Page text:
... aviators would always rule that element. Today every soul in Paris saw the Taube. Until now anything about the Germans' approach has been rumor and hearsay, but now comes this plain fact for all the world to see; and what more convincing or spectacular evidence of their nearness could be set before the Parisians than a German aeroplane flying over their heads? I think it will prove the spark to light one of the historical explosions of the French people, and that this will probably show itself ...
— The Note-Book of an Attache - Seven Months in the War Zone • Eric Fisher Wood

... Davenport, we were always conscious of "Mr. Lincoln" in the background; and the act in which Governor Morton of Indiana brought the President's instructions to Davenport might fairly be called an obligatory scene, inasmuch as it gave us the requisite sense of personal nearness to the master-spirit, without involving any risk of belittlement through imperfections of representation. There is a popular melodrama, passing in Palestine under the Romans, throughout the course of which we constantly feel the influence of a strange new prophet, unseen but wonder-working, ...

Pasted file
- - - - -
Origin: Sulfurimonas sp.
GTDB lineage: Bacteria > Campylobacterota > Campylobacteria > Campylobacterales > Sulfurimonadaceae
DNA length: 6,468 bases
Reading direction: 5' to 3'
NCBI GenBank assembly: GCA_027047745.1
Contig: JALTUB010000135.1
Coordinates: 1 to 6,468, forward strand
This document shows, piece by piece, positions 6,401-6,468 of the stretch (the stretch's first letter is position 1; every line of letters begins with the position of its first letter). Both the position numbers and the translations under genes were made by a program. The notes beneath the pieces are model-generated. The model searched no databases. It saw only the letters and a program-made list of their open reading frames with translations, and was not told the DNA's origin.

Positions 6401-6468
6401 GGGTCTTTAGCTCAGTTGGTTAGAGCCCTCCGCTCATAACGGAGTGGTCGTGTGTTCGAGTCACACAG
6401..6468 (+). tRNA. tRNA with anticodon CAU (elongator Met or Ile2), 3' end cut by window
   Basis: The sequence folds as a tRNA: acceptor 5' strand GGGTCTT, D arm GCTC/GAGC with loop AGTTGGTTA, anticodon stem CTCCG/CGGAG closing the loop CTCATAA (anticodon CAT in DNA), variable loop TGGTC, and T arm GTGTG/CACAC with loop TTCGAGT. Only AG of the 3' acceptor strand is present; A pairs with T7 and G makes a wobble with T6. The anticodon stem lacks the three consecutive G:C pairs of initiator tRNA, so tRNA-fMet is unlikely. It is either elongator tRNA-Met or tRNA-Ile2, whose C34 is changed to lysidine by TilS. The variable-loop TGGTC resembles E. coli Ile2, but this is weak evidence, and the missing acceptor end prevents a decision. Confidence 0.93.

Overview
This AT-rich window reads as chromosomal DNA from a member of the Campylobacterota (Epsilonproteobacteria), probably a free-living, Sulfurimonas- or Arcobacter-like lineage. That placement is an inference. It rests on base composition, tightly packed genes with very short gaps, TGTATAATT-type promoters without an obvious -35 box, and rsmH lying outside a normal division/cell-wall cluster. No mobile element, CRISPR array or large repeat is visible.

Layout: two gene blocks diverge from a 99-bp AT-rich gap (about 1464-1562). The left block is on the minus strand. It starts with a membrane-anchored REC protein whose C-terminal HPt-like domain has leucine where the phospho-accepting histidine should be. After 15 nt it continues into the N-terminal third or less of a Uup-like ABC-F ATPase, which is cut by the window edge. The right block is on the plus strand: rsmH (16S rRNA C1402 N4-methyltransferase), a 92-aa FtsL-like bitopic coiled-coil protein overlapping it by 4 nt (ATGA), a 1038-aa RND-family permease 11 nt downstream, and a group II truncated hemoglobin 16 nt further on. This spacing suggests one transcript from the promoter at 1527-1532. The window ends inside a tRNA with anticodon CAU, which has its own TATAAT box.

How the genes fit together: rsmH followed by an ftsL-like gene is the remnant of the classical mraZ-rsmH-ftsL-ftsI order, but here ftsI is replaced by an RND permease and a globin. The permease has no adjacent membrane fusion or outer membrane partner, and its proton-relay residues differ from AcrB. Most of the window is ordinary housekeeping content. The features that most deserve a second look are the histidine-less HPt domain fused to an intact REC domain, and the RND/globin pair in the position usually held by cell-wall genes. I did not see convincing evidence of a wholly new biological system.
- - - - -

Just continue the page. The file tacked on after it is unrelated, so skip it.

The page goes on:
— Play-Making - A Manual of Craftsmanship • William Archer

... following week the telephone was in place and although Ted had not minded his seclusion, or thought he had not, he suddenly found that the instrument gave him a very comfortable sense of nearness to his family and to the household at Pine Lea. He and Laurie chattered like magpies over the wire and were far worse, Mrs. Fernald asserted, than any two gossipy boarding-school girls. Moreover, Ted was ...
— Ted and the Telephone • Sara Ware Bassett

... of being aground comforted some, for, to their minds, it implied nearness to land, and land was, in their idea, safety. These simple ones were doomed to terrible enlightenment. Little Lizzie, pale and silent from terror, clung to her grandfather's neck; the young widow to his disengaged arm. With the other arm the old man held on to a brass ...
— The Coxswain's Bride - also, Jack Frost and Sons; and, A Double Rescue • R.M. Ballantyne